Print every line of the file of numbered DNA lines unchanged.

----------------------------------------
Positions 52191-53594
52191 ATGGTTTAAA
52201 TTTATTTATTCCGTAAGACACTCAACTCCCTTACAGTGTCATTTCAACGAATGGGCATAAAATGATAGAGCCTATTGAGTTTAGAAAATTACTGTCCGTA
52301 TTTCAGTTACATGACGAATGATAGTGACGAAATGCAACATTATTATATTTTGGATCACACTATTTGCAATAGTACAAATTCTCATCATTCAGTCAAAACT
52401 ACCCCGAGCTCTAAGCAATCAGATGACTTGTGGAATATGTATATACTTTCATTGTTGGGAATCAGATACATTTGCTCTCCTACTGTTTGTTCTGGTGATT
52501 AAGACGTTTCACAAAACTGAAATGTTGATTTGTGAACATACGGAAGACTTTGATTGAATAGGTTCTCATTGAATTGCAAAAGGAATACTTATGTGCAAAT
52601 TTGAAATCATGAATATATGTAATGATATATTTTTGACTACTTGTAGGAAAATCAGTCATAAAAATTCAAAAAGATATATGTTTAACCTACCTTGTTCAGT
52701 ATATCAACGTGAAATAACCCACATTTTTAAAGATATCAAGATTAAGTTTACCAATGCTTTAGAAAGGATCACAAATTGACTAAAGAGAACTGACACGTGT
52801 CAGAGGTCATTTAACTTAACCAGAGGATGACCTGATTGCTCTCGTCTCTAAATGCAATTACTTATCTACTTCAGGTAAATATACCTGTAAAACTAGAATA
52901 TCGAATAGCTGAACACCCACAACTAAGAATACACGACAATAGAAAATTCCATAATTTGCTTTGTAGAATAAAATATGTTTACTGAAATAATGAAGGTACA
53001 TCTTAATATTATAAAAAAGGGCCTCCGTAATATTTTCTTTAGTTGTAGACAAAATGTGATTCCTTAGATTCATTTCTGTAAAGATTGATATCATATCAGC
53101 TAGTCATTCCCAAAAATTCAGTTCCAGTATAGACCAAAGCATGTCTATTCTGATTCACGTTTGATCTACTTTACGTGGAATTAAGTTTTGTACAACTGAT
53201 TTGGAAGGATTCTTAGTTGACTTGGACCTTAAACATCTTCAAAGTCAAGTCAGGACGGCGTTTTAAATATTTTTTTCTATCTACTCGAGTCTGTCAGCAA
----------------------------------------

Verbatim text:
Positions 52191-53594
52191 ATGGTTTAAA
52201 TTTATTTATTCCGTAAGACACTCAACTCCCTTACAGTGTCATTTCAACGAATGGGCATAAAATGATAGAGCCTATTGAGTTTAGAAAATTACTGTCCGTA
52301 TTTCAGTTACATGACGAATGATAGTGACGAAATGCAACATTATTATATTTTGGATCACACTATTTGCAATAGTACAAATTCTCATCATTCAGTCAAAACT
52401 ACCCCGAGCTCTAAGCAATCAGATGACTTGTGGAATATGTATATACTTTCATTGTTGGGAATCAGATACATTTGCTCTCCTACTGTTTGTTCTGGTGATT
52501 AAGACGTTTCACAAAACTGAAATGTTGATTTGTGAACATACGGAAGACTTTGATTGAATAGGTTCTCATTGAATTGCAAAAGGAATACTTATGTGCAAAT
52601 TTGAAATCATGAATATATGTAATGATATATTTTTGACTACTTGTAGGAAAATCAGTCATAAAAATTCAAAAAGATATATGTTTAACCTACCTTGTTCAGT
52701 ATATCAACGTGAAATAACCCACATTTTTAAAGATATCAAGATTAAGTTTACCAATGCTTTAGAAAGGATCACAAATTGACTAAAGAGAACTGACACGTGT
52801 CAGAGGTCATTTAACTTAACCAGAGGATGACCTGATTGCTCTCGTCTCTAAATGCAATTACTTATCTACTTCAGGTAAATATACCTGTAAAACTAGAATA
52901 TCGAATAGCTGAACACCCACAACTAAGAATACACGACAATAGAAAATTCCATAATTTGCTTTGTAGAATAAAATATGTTTACTGAAATAATGAAGGTACA
53001 TCTTAATATTATAAAAAAGGGCCTCCGTAATATTTTCTTTAGTTGTAGACAAAATGTGATTCCTTAGATTCATTTCTGTAAAGATTGATATCATATCAGC
53101 TAGTCATTCCCAAAAATTCAGTTCCAGTATAGACCAAAGCATGTCTATTCTGATTCACGTTTGATCTACTTTACGTGGAATTAAGTTTTGTACAACTGAT
53201 TTGGAAGGATTCTTAGTTGACTTGGACCTTAAACATCTTCAAAGTCAAGTCAGGACGGCGTTTTAAATATTTTTTTCTATCTACTCGAGTCTGTCAGCAA